In this study, we observed that although the proportion of ILC3s in the peripheral blood circulation of tendinopathy patients was not significantly different from that of healthy controls, the expression levels of surface molecules characteristic of ILC3s (CD45, ICOS, IL-23R), related inflammatory factors (IL-17A and IL-22), and their characteristic transcription factors (RORC) tended to be upregulated in diseased tendon tissues.
Soft tissue lesions of the shoulder such as tendinopathy cause pain, loss of function, joint failure, and the development of secondary osteoarthritis, resulting in a huge social and economic burden. Identification of key immune cell populations that act as master regulators in this inflammatory process will advance our understanding of its pathogenic mechanisms. Accumulating evidence supports the contribution of inflammation in the development of tendinopathy. Recent studies have highlighted the importance of the innate immune response during the persistence of inflammation. As a newly discovered class of innate immune cells, the role of ILC3s in the development of tendinopathy remains to be examined.
Researchers have found that ILC3s are involved in promoting the development of rheumatoid arthritis. IL-17A secreted by Th17 cells is also a characteristic cytokine of ILC3s, and when IL-17A stimulates tenocytes, tenocytes produce large amounts of TNF-α, MIP-1α, IL-6, IL-8 and MCP-1, and tenocyte apoptosis is increased. Meanwhile, ILC3s have been found to be present in tendon soft tissues.
We collected peripheral blood and tendon tissues from patients who met the diagnostic criteria for tendinopathy and control patients and then examined the infiltration of inflammatory cells in tendon tissues from these tendinopathy patients and control patients (Fig. 1) and the proportion of ILC3s in the peripheral blood circulation (Fig. 2A). Interestingly, although the proportion of ILC3s in the peripheral blood circulation of tendinopathy patients was not significantly different from that of control patients (Fig. 2B-D), HampE sections showed that more inflammatory cells were infiltrated in the tendon tissue of tendinopathy patients (Fig. 1). Considering that tendinopathy is a local inflammatory response, and previous inflammation suggested that the proportion of ILC3s in tendon soft tissue was higher than its proportion in the peripheral blood, we then examined the relevant surface markers of ILC3s in tendon tissue. ILC is defined by characteristic antigens expressed on its surface, characteristic cytokines secreted by it, and specific transcription factors. For example, human ILC1s express CD56 to secrete IFN-γ, and their transcription factor is T-beta ; ILC2s express CRTH2 to secrete IL-13, and their transcription factor is RORA ; and ILC3s express IL-23R, secrete IL-17A, and their transcription factor is RORC . As shown in Fig. 3A and B, the expression of CD45, a common leukocyte differentiation marker, was upregulated; additionally, the expression of IL-23R, a surface marker of ILC3s, was also upregulated relative to tendon tissues from control patients. Furthermore, as an activation marker of leukocytes, the expression of ICOS in tendon tissues from tendinopathy patients also tended to be consistent with that of IL-23R (Fig. 3C). The expression of IL-23, a cytokine that activates ILC3s, was also upregulated in tendon tissues from patients with tendinopathy (Fig. 3D).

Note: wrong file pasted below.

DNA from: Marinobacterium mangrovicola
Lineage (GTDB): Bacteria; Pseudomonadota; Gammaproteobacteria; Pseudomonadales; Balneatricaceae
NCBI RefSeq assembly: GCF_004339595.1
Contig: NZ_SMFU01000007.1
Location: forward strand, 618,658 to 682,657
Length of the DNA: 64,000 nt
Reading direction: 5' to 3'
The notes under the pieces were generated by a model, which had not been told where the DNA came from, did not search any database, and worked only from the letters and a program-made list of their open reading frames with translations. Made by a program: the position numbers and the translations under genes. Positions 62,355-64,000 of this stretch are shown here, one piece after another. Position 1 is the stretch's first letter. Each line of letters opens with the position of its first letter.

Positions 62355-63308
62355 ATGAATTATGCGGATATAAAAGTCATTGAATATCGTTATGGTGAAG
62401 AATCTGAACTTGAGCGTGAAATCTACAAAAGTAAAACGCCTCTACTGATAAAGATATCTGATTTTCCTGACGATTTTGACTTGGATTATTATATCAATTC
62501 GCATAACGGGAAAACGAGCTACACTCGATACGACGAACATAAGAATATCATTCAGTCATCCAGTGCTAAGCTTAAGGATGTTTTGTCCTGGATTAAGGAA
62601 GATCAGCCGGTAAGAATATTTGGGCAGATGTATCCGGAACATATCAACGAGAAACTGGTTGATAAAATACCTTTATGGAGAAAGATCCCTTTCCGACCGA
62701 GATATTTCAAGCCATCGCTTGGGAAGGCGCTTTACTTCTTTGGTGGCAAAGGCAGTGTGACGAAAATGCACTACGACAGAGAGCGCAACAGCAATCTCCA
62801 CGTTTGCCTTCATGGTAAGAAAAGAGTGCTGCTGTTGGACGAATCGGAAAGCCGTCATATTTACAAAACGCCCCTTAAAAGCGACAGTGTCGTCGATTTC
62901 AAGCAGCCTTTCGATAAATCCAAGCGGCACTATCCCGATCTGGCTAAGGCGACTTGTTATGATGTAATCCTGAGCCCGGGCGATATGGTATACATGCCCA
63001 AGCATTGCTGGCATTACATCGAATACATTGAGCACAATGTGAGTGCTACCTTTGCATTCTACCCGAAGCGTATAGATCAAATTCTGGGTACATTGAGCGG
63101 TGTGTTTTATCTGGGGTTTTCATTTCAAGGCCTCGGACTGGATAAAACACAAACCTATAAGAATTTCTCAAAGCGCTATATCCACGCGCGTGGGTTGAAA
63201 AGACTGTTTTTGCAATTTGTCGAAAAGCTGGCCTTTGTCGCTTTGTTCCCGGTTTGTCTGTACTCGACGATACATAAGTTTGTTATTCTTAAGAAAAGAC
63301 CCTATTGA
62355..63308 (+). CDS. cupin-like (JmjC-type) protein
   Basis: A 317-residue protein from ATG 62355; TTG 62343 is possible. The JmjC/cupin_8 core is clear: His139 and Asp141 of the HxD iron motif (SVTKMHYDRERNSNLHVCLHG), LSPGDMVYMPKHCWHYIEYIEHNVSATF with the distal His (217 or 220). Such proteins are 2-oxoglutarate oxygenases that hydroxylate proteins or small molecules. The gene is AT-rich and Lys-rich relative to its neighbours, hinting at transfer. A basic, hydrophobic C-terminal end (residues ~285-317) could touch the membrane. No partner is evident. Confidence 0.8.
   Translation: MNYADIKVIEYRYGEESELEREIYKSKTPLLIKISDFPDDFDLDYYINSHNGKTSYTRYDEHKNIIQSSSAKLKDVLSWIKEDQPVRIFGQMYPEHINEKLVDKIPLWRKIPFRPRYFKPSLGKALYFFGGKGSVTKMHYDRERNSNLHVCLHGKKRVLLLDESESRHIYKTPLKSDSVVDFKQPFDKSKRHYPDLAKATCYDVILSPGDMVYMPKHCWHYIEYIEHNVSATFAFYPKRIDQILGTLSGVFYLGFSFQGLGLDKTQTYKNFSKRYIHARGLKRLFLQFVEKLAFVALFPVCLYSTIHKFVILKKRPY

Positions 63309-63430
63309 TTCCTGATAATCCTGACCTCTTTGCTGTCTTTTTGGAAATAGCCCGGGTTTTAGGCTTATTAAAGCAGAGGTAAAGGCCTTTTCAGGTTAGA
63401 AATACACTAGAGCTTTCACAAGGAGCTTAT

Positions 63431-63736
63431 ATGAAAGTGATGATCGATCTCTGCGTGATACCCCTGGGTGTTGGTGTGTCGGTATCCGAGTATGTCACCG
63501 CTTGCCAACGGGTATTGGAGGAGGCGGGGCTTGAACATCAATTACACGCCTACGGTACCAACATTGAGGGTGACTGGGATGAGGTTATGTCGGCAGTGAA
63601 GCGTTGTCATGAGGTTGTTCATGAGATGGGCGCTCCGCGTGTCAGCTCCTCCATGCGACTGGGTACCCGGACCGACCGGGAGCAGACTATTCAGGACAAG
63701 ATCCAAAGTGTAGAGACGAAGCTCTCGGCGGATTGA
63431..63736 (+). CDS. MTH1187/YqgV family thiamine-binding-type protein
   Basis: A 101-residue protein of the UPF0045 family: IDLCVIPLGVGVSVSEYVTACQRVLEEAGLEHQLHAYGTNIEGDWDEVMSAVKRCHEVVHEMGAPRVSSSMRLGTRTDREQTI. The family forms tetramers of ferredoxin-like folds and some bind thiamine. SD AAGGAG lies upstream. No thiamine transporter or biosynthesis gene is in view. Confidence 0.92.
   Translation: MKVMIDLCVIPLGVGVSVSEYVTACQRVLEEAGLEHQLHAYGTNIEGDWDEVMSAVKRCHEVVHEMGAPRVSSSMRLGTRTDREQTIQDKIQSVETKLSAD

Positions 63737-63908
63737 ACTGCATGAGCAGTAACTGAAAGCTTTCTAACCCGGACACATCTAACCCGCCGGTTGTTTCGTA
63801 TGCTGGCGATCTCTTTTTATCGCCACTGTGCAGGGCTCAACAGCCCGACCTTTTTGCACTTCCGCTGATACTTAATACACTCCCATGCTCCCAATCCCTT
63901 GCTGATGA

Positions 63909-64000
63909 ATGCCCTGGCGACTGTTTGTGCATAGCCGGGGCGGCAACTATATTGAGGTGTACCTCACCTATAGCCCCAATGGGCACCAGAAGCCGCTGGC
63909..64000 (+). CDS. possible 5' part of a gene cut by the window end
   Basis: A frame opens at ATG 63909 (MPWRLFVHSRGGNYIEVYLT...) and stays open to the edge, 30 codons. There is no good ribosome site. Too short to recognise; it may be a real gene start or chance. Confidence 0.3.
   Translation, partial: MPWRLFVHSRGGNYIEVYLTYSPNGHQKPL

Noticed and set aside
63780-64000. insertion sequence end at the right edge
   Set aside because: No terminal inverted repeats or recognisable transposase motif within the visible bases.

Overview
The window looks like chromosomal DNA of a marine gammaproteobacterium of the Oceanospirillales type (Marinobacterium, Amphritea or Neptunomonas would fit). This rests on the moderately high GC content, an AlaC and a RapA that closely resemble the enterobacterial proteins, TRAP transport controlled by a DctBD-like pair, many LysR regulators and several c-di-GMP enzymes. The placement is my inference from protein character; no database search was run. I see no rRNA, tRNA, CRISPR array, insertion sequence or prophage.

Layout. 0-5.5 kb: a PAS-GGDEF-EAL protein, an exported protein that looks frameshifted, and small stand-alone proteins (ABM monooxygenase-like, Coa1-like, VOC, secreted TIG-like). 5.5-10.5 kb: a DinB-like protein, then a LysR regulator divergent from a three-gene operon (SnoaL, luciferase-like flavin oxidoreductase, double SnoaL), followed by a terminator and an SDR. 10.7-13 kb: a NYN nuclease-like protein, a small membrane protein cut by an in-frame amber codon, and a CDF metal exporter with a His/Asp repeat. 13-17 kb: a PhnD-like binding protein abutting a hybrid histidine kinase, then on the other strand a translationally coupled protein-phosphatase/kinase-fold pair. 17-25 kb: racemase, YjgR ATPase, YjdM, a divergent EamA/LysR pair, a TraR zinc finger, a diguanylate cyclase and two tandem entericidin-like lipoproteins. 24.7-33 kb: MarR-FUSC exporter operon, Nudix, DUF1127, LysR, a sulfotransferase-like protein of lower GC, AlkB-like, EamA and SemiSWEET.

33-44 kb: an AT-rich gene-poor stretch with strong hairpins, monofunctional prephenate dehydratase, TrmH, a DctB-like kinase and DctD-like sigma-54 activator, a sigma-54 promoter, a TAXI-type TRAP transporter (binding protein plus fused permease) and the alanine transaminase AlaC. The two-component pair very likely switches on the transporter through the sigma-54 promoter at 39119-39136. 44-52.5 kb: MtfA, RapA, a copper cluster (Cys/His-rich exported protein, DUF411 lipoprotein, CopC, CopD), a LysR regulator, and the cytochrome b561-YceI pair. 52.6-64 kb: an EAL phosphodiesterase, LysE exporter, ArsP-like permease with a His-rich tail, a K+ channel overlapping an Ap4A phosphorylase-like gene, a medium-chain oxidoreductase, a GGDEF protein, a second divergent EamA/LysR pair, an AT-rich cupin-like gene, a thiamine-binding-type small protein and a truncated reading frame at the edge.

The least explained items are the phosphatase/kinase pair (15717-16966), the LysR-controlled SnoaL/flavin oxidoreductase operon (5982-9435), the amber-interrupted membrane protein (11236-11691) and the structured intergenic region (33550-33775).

The flow staining protocol for ILC3s consists of a variety of protocols. In this study, our staining protocol defines ILC3s as Lin−IL-2R+IL-23R+, which is commonly used in the flow cytometry detection of ILC3s. These Lin−IL-2R+IL-23R+cells may include two populations of cells, namely, NKp44+ ILC3s and NKp44− ILC3s; however, according to previous studies, NKp44+ mainly secretes IL-17A, and NKp44− ILC3s mainly secretes IL-22. Therefore, we then examined the expression of these two cytokines. As shown in Fig. 4A and B, the expression levels of IL-17A and IL-22 were upregulated in the tendon tissue of patients with tendinopathy, suggesting that both NKp44+ ILC3s and NKp44− ILC3s were upregulated in the tendon tissue of patients with tendinopathy. As a characteristic transcription factor of ILC3s, RORC also maintained a consistent trend of upregulation with IL-17A and IL-22 (Fig. 4C).
Based on these results, we propose that ILC3s are potential immune factors for tendon sheath lesions. A better insight into the mechanisms by which ILC3s are involved in lesion development may advance the development of cell-targeted therapeutic modalities for early tendon disorders in humans.